And then, it also features animals, a zookeeper and a petting zoo. And most urban people once again misunderstand zoos and think they are animal cages – which, in a good zoo, is not what they are. They are still a compromise, but they are not prisons. The animals aren’t bursting to get out of there. They make peace with their environment. And here’s this novel that tackles both, and I’m like, “What a risk, no one’s going to read it.” Besides, I was young, I had roommates, I had no money. And here I’m working on this novel entirely by myself and thinking, “Well, this is clearly not going to have commercial appeal, but whatever, I have to tell this story.” So I did, and was amazed that it worked so well. And I can’t believe that 20 years later, I’m still talking about “Life of Pi” – for which I’m eternally grateful. It was a wonderful story to talk about.

And I think its appeal isn’t just in the looks – that it’s kind of a Pacific adventure story with these animals. I think that’s basically the question it asks: what is reality, how do we interpret reality, the subjectivity of reality. That reality, of course, is to some extent what it is, but it’s even more to us as individuals, how we interpret it, what we do with it. And the role that imagination can play in interpreting reality. I think it’s all kinds of philosophical questions that the story poses that appeal to readers so much. I think that’s why it worked so well. Whether you like the book or not, it was one that did really well in book clubs because there was so much to talk about. There are many great books that people have nothing to say, just that it’s a good book. I liked it and don’t have much to say. In “Life of PI,” I’ve noticed that people have a lot to say about it, for better or for worse, and it goes both ways. So it’s a great book to talk about. And I think that’s why it worked well as a book.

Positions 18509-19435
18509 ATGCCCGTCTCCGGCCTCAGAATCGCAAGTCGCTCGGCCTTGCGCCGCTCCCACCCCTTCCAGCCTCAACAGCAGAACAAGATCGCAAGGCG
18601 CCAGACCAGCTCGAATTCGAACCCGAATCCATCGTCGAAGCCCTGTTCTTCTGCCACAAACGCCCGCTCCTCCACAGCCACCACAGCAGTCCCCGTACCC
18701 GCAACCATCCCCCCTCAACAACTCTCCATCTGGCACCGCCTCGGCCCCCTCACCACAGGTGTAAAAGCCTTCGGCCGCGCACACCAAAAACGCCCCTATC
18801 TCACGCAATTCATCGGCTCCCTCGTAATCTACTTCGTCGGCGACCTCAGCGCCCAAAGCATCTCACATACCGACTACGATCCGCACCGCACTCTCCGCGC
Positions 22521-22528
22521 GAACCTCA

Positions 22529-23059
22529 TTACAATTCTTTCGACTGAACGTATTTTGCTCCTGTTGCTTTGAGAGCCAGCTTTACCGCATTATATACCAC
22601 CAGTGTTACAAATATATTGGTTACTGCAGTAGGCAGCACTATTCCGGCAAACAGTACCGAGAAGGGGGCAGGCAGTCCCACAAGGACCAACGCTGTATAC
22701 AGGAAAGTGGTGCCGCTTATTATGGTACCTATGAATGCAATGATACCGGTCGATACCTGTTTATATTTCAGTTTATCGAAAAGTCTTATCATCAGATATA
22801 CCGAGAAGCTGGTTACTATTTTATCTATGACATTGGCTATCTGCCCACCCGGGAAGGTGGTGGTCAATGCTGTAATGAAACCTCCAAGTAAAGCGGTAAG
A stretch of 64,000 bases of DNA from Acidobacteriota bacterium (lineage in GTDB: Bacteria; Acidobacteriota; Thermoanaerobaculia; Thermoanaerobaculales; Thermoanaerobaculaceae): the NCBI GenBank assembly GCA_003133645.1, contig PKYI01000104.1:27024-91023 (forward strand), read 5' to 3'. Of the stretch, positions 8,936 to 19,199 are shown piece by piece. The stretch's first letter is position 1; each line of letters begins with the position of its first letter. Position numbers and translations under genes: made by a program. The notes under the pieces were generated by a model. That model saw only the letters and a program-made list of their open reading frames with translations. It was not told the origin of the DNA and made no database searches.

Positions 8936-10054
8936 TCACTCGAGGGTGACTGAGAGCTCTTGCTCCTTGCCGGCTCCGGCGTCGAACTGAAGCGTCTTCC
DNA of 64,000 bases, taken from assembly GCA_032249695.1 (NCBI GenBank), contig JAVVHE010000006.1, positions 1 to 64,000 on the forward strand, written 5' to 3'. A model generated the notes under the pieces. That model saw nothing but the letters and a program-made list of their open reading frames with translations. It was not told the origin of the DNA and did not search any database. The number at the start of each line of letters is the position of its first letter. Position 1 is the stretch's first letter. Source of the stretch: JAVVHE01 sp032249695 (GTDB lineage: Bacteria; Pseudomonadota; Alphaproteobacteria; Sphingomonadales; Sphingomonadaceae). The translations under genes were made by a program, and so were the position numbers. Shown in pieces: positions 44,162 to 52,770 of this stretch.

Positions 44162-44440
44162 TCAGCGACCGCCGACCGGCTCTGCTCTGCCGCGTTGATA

Rath: Yann Martel, the trajectory of this work is as wonderful as the work itself, and it has been a real pleasure to talk to you about it. Thank you.

Hammer: Thanks Arun.

The staging of “Life of Pi” is now on stage at Harvard’s American Repertory Theater.